RIP Bellanotte

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The Strib's Tom Horgen reports that Bellanotte has closed. It seems only yesterday that I was receiving a press release about the restaurant's 2004 opening--one which spelled the name Bellanoote--or catching a glimpse of Rashad McCant's neck tattoo. But in recent years the cool crowds that once flocked to Bellanotte have moved on to trendier environs, leaving the Block E bar/restaurant to high school promgoers and dowdy traveling salesmen. The owners have all opened other restaurants (brothers Kam and Keyvan Talebi own Crave, David Koch has Seven, and Randy Norman will soon open Om), and having bankrupt auto dealer Denny Hecker hold a 51 percent stake in the restaurant couldn't have helped its financial situation.

From the looks of the Strib comments section, it's unlikely the restaurant will be missed:

Uh-oh At which restaurant are NBA players going to pick up the local skankdom of gold diggers now?

Free Market at Work
Once 'Over-priced' - now just 'Over'

Good
One less DT place filled with D-bags giving the peace sign during photos, wearing ridiculous striped button down shirts, fake tans, shaved chests, HUGE sunglasses (at night by the way), and barbed wire tattoos (actually, you can't see those tattoos with the button down shirts, the guys with the barbed wire tattoos are wearing affliction t-shirts...my mistake)

Still, while Bellanotte was never really about the food (in its defense, I've had some decent plates there), there was a time when it was one of the Twin Cities hottest scenes for status-seekers, perhaps best memorialized in my pal Tim Gihring's piece, Well Above Average.


Minnesota's creeping immodesty isn't limited to lakes, of course. On a Saturday night, I head to Bellanotte, the downtown Minneapolis restaurant and bar whose curb is generally lined with Lexuses, Hummers, and the odd Rolls-Royce. It opened in 2004, incidentally the year Minnesota's per capita income peaked, and if there is a place to covet and be coveted in the Twin Cities, this is it. I once saw a tiny fiftysomething dude in a cranberry-colored zoot suit and a shark's tooth around his neck emerge from a sports car with a bottle-blonde half his age and nearly twice his height. Here, it seems, anything is possible, given a long enough line of credit.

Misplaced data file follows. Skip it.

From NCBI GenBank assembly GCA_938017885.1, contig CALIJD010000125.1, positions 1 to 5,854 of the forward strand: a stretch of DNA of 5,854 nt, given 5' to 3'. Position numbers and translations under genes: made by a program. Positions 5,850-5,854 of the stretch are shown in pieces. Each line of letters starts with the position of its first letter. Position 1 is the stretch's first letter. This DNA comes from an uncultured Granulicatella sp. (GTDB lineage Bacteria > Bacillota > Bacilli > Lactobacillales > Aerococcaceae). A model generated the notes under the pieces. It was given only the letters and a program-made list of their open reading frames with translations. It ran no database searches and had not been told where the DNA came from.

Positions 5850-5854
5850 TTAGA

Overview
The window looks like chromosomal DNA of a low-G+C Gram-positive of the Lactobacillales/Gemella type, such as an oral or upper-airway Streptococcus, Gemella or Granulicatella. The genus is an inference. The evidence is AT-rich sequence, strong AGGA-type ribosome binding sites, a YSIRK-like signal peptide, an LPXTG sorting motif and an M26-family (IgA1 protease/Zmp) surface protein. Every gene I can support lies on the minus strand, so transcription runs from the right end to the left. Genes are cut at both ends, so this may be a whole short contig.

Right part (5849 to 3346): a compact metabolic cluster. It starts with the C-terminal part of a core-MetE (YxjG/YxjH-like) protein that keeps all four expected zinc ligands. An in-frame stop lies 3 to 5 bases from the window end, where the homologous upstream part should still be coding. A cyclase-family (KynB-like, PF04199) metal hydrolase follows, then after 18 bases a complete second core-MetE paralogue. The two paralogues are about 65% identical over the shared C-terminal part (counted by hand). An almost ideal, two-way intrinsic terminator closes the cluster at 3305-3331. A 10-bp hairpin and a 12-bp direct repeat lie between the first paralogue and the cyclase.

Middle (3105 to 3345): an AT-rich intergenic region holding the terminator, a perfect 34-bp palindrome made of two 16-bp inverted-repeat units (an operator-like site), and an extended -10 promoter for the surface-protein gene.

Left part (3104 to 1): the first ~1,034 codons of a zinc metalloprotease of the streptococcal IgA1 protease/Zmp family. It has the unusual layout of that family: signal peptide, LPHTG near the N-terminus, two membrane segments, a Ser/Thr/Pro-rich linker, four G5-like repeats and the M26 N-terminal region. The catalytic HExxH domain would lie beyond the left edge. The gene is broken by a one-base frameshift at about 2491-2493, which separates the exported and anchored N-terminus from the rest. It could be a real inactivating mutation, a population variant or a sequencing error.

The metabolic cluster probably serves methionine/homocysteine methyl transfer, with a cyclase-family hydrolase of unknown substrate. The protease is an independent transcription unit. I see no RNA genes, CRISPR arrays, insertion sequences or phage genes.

I pull up behind a Maserati and a monster truck that I fear hasn't yet eaten its daily ration of Hondas. A customer shouts at the valets: "Where my Lex at?" And I ask the valets how people here demonstrate their status. "What does that tell you?" one says, pointing to a monster truck. It's yellow, painted with flames and a single word: Crave. "It's all about the flash."

Inside, the bar is packed with women in little dresses and men in big watches. The latter hang back a bit from the bar, observing, shark-like, in the shadows. The place is darker than the inside of a wallet.

Who are these people? And where were they hanging out before this place opened? Miami? California? Probably not. More likely these flashy folks are us: Minnesotans playing at pretension, no longer afraid to showboat. With practice, perhaps we won't look so ridiculous.

A 40-ish man in a navy blazer, his remaining hair slicked back, enters the restaurant with a young brunette on one arm and an even younger-looking blonde on the other. Later, by the bar, he kisses the dark-haired one and slips his arm around the blonde's waist. If you're in the market for a sugar daddy, this is the place. "A lot of our clientele are recently divorced men," the valet tells me, "old guys looking to pick up something young."

Just then, a gaggle of women wearing blue, glow-in-the-dark penis necklaces practically fall out of the bar onto the sidewalk. "Who wants a condom?" cries the ringleader, holding one up and looking over at me. And that's when I realize I'm practically leaning on the Maserati. If this is what a $110,000 car gets you in Minneapolis, I'm out. Where my Honda at?


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